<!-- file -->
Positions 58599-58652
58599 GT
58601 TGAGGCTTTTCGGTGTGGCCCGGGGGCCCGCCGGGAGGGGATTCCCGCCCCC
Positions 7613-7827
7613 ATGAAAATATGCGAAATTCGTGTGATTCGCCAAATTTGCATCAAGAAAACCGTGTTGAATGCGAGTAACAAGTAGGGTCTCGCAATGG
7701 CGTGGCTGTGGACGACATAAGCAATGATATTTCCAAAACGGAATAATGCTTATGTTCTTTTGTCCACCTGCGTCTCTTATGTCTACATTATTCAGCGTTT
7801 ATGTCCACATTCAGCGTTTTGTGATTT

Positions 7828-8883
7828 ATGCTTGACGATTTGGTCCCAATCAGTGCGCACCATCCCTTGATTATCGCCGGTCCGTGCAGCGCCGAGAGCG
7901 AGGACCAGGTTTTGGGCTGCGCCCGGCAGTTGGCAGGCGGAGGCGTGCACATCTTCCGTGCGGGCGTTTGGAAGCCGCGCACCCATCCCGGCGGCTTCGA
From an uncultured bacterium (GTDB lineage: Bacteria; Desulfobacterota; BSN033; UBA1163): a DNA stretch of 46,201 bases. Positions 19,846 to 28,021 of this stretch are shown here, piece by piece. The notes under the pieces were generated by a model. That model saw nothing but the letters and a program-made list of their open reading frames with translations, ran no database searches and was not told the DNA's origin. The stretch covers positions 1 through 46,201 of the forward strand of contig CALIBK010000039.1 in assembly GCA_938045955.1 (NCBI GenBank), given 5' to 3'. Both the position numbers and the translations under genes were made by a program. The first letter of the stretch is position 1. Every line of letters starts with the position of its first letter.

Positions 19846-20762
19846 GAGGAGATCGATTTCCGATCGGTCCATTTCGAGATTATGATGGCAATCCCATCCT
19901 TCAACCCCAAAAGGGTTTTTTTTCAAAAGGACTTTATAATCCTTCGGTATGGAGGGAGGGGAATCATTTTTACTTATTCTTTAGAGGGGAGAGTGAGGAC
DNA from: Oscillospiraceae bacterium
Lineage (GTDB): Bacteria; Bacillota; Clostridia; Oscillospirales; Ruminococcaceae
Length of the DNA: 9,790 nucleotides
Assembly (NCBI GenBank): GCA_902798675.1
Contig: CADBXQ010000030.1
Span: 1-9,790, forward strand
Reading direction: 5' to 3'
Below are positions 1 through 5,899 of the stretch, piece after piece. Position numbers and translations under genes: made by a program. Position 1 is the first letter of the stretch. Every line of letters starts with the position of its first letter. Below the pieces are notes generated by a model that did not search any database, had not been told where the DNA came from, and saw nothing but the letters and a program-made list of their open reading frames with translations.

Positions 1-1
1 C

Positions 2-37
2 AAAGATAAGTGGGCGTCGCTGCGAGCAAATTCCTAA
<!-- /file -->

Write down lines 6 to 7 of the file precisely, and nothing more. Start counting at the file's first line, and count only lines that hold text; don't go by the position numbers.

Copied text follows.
7701 CGTGGCTGTGGACGACATAAGCAATGATATTTCCAAAACGGAATAATGCTTATGTTCTTTTGTCCACCTGCGTCTCTTATGTCTACATTATTCAGCGTTT
7801 ATGTCCACATTCAGCGTTTTGTGATTT